By Kim Yoo-chul
Samsung Electronics is negotiating with Apple for a cross-licensing deal to end their patent dispute, according to industry sources, Sunday.
"Samsung has been talking to Apple since late last year," said an industry source familiar with the issue. "It has come down to the issue of fees for Apple."
There has been speculation that talks with Apple are under way and that the Korean firm is willing to seek a compromise with Apple, once they find a middle ground in setting cross-licensing fees.
Apple took Samsung to court in California in 2011, alleging that Samsung copycatted iPhones and iPads. The jury's verdict was that Samsung should pay $1billion. The presiding judge cut this by half.
The two are fighting legal battles in the United States, Germany, France, Japan and Italy.
The sources said that Samsung is trying to iron out differences over key issues ahead of a new trial in the U.S. federal circuit slated for November.
They said that Apple holds the key as to whether the two will reach a compromise or continue to fight as Apple's request to the U.S. International Trade Commission (USITC) for a stay of remedial orders such as an import ban or cease and desist was rejected.
In June, the USITC barred Apple from importing some of its i-devices including iPad 2 and iPhone 4 on Apple's home turf because they infringed on Samsung patents.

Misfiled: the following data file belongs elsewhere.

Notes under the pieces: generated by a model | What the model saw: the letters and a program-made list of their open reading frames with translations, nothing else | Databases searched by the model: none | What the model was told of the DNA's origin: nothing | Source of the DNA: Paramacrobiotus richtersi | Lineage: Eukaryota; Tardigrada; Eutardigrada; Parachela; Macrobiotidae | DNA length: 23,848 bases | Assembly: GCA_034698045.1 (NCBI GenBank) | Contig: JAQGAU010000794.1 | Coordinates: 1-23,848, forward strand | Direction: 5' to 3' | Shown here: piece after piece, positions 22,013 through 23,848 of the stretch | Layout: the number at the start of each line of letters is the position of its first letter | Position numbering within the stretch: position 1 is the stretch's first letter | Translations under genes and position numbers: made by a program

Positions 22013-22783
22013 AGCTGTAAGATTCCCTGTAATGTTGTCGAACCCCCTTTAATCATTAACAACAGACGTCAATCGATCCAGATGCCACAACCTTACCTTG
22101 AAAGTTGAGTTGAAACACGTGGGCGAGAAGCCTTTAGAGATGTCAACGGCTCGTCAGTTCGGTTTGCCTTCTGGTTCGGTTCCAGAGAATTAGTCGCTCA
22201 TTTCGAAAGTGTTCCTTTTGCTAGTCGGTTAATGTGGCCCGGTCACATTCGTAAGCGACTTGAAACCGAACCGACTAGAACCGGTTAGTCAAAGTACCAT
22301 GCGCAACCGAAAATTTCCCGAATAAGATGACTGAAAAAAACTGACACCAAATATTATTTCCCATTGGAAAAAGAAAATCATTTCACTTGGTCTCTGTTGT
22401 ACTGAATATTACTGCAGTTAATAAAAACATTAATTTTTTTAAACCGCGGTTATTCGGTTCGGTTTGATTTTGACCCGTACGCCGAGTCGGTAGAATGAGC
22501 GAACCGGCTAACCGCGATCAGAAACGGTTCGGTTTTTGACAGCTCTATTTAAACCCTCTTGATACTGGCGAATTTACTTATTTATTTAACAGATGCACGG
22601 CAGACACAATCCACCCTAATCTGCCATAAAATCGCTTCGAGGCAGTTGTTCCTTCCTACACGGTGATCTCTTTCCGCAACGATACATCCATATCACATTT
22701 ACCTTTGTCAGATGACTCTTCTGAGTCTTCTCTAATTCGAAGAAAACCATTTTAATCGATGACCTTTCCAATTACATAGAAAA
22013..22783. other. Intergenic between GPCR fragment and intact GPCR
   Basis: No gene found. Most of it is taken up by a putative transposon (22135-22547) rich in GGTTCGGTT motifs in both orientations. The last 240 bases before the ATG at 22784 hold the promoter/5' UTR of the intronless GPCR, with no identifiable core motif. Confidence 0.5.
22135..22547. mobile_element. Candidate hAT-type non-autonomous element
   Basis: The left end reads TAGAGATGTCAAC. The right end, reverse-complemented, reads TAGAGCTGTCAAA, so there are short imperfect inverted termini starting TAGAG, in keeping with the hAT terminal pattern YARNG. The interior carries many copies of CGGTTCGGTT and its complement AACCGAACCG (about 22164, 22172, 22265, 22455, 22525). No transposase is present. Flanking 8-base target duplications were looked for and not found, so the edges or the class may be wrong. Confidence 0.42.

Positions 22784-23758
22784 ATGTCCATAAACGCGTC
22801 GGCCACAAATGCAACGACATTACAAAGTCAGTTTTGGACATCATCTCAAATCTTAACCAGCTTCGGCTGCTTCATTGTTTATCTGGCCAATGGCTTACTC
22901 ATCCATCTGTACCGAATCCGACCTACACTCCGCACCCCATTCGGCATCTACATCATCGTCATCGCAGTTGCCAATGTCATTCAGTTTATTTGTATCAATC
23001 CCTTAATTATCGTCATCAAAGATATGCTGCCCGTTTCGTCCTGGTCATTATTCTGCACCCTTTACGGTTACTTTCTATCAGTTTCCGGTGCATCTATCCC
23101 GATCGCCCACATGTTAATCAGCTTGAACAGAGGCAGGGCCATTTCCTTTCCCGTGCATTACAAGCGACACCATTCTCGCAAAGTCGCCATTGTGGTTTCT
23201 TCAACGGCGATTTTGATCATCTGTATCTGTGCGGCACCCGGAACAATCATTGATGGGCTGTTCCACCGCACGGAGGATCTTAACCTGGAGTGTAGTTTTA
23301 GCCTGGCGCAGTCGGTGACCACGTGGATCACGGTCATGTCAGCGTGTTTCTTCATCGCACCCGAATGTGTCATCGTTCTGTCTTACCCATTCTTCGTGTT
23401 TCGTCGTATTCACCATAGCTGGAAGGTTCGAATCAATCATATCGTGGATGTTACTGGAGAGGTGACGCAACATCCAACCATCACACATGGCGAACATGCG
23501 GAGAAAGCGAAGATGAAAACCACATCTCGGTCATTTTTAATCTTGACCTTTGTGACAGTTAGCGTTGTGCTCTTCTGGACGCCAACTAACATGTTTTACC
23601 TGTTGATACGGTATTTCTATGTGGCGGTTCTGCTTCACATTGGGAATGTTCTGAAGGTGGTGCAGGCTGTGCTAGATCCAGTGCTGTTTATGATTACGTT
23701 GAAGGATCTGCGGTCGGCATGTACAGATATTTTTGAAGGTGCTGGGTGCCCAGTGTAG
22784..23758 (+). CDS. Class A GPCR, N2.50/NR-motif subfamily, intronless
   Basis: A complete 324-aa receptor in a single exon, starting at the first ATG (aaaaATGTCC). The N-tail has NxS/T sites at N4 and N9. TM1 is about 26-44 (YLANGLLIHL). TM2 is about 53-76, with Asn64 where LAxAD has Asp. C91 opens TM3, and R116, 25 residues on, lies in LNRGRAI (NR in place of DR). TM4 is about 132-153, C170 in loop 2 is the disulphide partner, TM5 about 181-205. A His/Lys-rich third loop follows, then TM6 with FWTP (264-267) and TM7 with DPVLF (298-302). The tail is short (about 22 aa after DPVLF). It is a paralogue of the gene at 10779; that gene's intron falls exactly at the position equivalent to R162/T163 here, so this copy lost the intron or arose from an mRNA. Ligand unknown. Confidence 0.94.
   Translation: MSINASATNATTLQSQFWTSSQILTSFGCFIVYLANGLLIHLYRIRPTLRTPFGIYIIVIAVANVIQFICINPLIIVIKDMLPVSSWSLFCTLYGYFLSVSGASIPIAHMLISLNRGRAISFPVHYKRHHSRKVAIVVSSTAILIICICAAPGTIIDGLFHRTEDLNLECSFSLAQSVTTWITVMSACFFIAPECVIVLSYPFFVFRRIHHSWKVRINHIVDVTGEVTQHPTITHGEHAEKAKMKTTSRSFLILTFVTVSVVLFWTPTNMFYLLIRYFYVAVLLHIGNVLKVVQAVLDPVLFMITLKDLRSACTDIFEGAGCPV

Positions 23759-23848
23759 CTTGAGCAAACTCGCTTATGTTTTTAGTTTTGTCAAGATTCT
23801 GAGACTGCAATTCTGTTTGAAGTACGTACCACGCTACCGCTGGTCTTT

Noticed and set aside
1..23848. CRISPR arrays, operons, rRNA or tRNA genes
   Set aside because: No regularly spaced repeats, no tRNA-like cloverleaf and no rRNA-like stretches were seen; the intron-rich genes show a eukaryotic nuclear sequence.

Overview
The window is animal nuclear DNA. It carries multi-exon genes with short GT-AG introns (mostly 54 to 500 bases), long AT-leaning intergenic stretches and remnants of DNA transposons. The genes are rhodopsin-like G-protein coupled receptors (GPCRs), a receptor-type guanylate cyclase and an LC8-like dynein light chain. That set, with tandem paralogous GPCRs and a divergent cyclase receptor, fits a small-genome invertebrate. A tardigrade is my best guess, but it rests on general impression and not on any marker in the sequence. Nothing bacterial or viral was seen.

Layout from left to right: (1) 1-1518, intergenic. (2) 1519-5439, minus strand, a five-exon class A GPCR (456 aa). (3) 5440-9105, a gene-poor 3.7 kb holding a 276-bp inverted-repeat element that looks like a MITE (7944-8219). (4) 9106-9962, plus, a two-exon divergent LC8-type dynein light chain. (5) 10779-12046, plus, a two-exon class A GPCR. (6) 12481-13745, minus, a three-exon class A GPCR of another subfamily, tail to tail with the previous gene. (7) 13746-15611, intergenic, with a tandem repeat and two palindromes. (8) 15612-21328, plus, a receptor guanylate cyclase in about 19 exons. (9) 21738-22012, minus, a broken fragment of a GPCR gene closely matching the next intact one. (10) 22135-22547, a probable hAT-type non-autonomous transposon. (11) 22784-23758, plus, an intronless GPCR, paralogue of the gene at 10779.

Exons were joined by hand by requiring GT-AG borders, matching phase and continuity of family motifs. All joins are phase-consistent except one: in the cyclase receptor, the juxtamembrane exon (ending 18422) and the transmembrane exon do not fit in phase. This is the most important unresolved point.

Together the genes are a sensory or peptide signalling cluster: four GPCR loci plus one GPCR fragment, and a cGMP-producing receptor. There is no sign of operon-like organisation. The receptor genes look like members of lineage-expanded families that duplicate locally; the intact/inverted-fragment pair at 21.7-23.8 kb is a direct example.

After a 60-day presidential review, the final decision will be announced on Aug. 4. The USITC will rule whether Samsung infringed on Apple patents on Aug.
"Both companies are now finding better conditions to bring the settlement talks on their sides. That's why they are paying keen attention to two upcoming separate decisions by the USITC," said another source source.
The USITC is a government agency with quasi-judicial authority which can issue a general exclusion order barring all imports of an infringing item.
Samsung's move to seek a compromise with Apple is in line with the Korean firm's shift in its strategy toward minimizing patent disputes and focusing more on businesses.
The company has recently entered a comprehensive cross-licensing deal with SK hynix for the next five years. Under the agreement, the two firms will have full access to each other's patents. Samsung and SK hynix have 102,995 and 21,422 chip-making patents, respectively.
In a similar move, it also ended the disputes with Rambus of the United States by paying $900 million in return for using the American chip designer's patents.